One Year since Pope Francis Visited Mozambique, Church Fosters Renewed Social Commitment

Pope Francis greets a young woman as he leads an interreligious meeting with young people at the Maxaquene Pavilion in Maputo, Mozambique, Sept. 5, 2019.

The Church in Mozambique is celebrating a week of faith and social commitment to commemorate the first anniversary of Pope Francis’s visit to the Southern African country, an official has told ACI Africa.

The leadership of the Social Department of the Episcopal Conference of Mozambique (CEM), which includes different social commissions, explained to ACI Africa that the week-long celebrations expected to end on Saturday, September 5 will be marked with spiritual reflections in all Dioceses of the country.

“Each Diocese has organized the best methodology or dynamics to make this material known, reflected on and prayed for,” the Secretary of the Episcopal Commission for Migrants, Refugees and Displaced Persons of CEM, Sr. Marinês Biasibetti said in reference to the planned reflections to mark one year since the Holy Father visited the country.

Sr. Marinês added, “Everyone is invited to make his or her contribution not only to the reflection, but above all to commit themselves to living and promoting hope, peace and reconciliation in all areas, in different contexts.”

Organized under the theme, “Hope, Peace and Reconciliation,” the ongoing celebration follows two earlier week-long events of Faith and Social Commitment that took place in 2018 and in 2019.


It is the same theme that was chosen for the visit of Pope Francis, with contents modified to include reflections on COVID-19 experiences in the country.

CEM is implementing this year’s Faith and Social Commitment initiative in partnership with MISEREOR, the German Catholic Bishops’ entity for development corporation that has, over the years, facilitated the realization of a number of social projects in Mozambique. 

The celebration “is a way of remembering and raising once again our gratitude for the presence and message of Pope Francis in Mozambique,” Sr. Marinês told ACI Africa August 30.

Pope Francis made his second Apostolic trip to sub-Saharan Africa last year, visiting Mozambique, Madagascar and the Mauritian Islands from 4 to 10 September.

This was the second time that Mozambique played host to a Pope, the first having been the visit by Pope John Paul II in 1986. 

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Addressing Bishops, Clergy, Seminarians, Religious men and women, the Consecrated and Catechists in Mozambique’s capital, Maputo on 5 September 2019, Pope Francis invited the people of God in the Southern African nation to avoid being part of conflicts and divisions, but instead go out of their way to visit others and to encourage dialogue and solutions.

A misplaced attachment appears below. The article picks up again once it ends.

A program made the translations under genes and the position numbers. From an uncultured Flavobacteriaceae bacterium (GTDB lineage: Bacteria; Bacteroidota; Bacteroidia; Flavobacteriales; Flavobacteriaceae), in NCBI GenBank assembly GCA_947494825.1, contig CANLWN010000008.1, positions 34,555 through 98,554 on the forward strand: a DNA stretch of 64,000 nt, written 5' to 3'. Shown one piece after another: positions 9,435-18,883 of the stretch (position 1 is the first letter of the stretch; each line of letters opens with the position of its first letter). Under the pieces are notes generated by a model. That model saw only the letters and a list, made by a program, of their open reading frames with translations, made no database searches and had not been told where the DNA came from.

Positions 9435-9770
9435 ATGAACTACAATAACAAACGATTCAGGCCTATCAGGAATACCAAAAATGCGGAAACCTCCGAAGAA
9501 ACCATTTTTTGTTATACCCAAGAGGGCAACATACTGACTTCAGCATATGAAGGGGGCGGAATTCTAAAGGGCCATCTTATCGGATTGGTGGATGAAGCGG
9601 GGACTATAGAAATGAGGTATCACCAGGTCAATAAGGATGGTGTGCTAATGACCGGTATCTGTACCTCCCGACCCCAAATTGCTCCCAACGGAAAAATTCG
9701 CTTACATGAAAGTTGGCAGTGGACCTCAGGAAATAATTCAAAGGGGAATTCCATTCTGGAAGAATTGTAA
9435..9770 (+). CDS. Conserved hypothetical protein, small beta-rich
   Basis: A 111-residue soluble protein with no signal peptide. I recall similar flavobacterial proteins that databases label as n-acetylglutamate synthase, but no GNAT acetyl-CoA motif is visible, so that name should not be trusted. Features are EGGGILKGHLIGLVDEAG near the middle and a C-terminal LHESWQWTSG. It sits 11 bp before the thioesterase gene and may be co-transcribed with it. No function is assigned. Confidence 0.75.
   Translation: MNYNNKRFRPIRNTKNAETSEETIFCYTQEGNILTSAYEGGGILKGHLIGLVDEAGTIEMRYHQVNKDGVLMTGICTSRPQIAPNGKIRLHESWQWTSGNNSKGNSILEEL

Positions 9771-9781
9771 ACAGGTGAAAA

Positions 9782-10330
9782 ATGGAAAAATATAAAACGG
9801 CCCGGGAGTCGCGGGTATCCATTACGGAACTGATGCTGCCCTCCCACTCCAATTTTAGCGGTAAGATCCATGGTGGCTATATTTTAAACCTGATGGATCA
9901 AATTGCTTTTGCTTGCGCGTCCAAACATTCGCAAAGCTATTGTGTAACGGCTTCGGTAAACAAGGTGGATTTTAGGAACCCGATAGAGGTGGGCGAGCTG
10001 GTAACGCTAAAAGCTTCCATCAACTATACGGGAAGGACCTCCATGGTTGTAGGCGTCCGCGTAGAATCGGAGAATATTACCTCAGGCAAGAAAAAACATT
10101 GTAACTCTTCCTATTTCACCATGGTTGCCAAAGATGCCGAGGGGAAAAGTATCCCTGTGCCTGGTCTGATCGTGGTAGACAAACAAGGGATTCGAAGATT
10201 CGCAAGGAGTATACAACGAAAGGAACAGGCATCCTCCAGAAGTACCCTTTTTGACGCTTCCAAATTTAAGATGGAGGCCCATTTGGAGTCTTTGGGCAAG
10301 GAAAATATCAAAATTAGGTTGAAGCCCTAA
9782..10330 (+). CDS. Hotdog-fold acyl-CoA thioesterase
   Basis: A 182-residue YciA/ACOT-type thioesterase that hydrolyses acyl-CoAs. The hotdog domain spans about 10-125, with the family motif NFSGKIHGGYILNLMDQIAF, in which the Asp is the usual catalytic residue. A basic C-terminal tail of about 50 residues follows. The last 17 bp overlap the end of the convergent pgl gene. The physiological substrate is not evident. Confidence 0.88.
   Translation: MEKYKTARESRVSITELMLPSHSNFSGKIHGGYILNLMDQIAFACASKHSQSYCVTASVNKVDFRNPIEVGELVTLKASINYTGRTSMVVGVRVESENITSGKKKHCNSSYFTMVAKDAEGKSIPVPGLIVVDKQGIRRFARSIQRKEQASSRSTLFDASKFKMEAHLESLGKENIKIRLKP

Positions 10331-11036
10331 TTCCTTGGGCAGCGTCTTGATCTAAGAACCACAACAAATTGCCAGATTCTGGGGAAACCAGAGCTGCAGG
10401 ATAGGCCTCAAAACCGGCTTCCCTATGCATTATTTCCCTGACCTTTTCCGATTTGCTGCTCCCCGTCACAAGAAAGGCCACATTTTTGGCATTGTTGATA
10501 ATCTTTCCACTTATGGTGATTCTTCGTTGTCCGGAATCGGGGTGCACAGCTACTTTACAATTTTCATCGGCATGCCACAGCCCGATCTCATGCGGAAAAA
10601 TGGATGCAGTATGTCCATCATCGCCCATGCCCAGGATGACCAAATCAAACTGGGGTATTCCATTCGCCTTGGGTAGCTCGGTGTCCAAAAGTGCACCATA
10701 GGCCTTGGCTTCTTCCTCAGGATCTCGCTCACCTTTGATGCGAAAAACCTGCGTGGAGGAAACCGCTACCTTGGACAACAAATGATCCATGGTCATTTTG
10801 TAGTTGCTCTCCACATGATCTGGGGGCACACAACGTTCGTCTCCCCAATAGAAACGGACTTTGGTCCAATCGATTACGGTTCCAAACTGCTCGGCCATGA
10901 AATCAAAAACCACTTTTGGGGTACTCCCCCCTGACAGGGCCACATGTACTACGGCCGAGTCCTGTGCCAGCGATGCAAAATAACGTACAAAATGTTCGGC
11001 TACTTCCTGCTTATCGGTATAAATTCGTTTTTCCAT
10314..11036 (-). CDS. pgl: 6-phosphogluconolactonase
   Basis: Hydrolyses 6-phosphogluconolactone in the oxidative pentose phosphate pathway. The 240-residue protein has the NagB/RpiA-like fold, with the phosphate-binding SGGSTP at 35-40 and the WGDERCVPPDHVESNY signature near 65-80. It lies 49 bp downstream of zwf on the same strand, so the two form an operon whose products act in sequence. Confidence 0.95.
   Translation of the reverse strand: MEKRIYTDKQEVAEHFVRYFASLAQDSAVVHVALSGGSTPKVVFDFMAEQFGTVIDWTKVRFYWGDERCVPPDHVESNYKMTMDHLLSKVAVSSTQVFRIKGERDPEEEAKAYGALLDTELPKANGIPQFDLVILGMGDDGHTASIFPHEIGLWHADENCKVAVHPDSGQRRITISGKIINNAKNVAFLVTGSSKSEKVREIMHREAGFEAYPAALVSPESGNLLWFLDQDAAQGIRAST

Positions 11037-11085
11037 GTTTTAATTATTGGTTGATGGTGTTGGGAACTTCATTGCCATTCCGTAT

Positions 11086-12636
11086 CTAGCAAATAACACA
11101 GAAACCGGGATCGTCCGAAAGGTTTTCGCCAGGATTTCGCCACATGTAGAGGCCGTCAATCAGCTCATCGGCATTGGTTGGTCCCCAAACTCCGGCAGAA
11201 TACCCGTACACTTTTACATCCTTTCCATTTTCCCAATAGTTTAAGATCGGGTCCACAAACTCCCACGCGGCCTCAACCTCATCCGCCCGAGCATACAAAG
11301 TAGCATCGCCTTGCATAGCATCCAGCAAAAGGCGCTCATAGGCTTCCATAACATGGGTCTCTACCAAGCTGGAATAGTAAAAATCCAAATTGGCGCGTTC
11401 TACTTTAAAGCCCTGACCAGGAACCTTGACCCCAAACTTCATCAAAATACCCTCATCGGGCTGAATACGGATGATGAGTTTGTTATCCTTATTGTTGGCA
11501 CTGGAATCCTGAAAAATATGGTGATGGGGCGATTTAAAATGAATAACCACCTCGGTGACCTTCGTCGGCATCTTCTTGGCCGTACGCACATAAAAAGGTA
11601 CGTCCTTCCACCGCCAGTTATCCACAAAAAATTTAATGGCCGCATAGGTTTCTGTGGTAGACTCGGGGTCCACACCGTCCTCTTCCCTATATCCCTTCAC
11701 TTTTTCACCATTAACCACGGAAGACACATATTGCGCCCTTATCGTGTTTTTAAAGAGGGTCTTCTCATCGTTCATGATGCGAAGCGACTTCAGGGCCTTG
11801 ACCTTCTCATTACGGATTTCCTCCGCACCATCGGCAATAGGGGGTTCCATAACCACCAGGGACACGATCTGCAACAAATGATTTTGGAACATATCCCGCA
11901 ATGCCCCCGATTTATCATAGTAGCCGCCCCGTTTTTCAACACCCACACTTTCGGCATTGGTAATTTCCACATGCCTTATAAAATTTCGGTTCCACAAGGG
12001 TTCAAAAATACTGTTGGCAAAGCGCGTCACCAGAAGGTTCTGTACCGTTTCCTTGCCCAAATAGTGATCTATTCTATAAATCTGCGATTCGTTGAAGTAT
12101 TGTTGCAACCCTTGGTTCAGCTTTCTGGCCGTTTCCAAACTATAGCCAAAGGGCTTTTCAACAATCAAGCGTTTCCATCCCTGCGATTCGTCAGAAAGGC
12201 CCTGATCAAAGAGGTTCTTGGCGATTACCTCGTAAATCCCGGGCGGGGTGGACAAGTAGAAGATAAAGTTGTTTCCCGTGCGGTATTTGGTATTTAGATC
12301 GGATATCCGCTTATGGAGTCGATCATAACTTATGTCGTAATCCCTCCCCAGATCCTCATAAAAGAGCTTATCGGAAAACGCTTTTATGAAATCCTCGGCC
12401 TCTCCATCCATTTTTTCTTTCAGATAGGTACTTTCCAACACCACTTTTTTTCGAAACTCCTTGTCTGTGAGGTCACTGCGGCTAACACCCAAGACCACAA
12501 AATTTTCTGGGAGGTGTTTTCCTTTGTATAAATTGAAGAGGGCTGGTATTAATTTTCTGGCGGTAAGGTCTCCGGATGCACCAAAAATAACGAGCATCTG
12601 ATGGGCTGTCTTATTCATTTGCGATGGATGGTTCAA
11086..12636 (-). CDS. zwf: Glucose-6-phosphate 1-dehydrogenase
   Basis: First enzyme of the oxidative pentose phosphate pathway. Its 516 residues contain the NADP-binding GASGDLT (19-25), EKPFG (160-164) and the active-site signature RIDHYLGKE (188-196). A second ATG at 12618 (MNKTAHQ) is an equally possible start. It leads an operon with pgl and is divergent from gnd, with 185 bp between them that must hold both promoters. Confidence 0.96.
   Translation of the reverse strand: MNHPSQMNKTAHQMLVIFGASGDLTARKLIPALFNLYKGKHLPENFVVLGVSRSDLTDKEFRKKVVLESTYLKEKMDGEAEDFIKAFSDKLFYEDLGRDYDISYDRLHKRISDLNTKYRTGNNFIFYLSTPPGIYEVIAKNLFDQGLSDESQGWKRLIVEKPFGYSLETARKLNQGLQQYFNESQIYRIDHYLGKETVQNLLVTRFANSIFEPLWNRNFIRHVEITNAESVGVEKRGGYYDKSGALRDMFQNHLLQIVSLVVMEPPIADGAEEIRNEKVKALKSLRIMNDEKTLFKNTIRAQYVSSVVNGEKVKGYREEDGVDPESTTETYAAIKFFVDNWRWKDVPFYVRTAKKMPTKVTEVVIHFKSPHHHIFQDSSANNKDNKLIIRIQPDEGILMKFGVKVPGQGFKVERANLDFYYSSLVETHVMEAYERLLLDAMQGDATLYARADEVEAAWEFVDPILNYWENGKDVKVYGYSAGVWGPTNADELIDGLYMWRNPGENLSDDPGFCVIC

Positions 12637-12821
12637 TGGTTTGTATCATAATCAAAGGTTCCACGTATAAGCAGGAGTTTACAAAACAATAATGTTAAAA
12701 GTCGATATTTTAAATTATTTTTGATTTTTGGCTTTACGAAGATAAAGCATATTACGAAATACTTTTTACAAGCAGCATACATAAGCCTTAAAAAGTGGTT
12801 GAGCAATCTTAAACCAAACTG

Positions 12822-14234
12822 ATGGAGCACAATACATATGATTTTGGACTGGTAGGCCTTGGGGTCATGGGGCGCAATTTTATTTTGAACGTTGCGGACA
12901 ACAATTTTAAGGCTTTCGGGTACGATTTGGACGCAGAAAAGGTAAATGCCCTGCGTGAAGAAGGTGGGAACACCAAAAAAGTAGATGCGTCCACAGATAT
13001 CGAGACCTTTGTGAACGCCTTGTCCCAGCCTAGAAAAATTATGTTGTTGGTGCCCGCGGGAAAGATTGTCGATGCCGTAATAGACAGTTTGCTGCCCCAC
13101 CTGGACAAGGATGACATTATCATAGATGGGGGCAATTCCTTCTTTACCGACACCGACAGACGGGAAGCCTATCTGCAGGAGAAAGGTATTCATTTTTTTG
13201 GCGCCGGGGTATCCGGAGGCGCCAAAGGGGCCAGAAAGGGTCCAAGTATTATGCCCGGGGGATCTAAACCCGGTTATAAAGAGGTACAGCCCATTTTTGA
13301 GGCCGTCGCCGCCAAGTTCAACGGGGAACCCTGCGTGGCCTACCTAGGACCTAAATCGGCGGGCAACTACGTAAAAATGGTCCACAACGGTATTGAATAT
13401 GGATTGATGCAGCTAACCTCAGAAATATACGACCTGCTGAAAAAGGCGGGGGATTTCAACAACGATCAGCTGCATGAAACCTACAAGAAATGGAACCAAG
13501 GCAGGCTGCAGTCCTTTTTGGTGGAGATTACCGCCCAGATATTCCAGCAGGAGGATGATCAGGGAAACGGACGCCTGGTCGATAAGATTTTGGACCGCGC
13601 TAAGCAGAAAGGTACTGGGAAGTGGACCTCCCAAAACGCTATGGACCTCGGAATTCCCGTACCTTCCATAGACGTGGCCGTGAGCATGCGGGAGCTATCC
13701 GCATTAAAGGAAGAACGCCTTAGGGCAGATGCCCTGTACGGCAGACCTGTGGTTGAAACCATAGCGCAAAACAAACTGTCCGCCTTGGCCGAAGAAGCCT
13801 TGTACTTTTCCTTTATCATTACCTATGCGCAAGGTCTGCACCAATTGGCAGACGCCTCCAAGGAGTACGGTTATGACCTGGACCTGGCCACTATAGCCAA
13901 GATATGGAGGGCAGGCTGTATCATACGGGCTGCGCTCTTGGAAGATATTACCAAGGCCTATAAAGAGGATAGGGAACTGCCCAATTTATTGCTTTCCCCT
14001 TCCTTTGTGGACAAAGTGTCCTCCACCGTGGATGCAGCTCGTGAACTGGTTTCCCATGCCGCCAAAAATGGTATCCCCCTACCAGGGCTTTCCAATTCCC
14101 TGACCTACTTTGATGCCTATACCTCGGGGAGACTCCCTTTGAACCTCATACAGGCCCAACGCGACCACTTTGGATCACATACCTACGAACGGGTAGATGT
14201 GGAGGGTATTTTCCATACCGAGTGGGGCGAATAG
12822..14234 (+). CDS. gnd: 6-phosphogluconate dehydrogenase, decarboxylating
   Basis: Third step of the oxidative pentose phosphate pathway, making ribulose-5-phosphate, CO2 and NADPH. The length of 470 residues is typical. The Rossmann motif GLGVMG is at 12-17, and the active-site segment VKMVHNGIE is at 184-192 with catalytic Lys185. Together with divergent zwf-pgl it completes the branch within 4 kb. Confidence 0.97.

“The Church in Mozambique is invited to be the Church of the Visitation,” Pope Francis said, adding that the Church in Mozambique “cannot be part of the problem of rivalry, disrespect and division that pits some against others, but instead a door to solutions, a space where respect, interchange and dialogue are possible.”

“You, at least the older ones among you, witnessed how division and conflict ended in war. You must always be ready to ‘visit’ to shorten distances,” like Mary did at the visitation to her cousin Elizabeth, Pope Francis said at the Cathedral of the Immaculate Conception of the Archdiocese of Maputo September 5.

On the same day, the Holy Father encouraged young people of different faiths in Mozambique to not give up in the face of their country’s challenges, but to confront them with joy and hope.

“How do you make your dreams come true? How do you help to solve your country’s problems?” the Pope asked September 5, repeating questions asked him by Mozambican young people.


He continued, “My words to you are these. Do not let yourselves be robbed of joy. Keep singing and expressing yourselves in fidelity to all the goodness that you have learned from your traditions. Let no one rob you of your joy!”

The Secretary of CEM’s Episcopal Commission for Migrants, Refugees and Displaced Persons told ACI Africa that the social week is not exclusive to just Catholics but inclusive of all who desire it, “since the apostolic visit of Pope Francis was a blessing for all regardless of religious profession.”

“The current social political context in Mozambique invites everyone to do their best so that hope, peace and reconciliation find in every citizen a fertile ground to produce lasting results,” Sr. Marinês further said.

To guide the ongoing reflection week, materials including posters and pamphlets were produced and sent to all the Dioceses of the country through the coordinators and collaborators of the different pastoral Centres for reflection and prayer in the parishes and communities, Sr. Marinês told ACI Africa.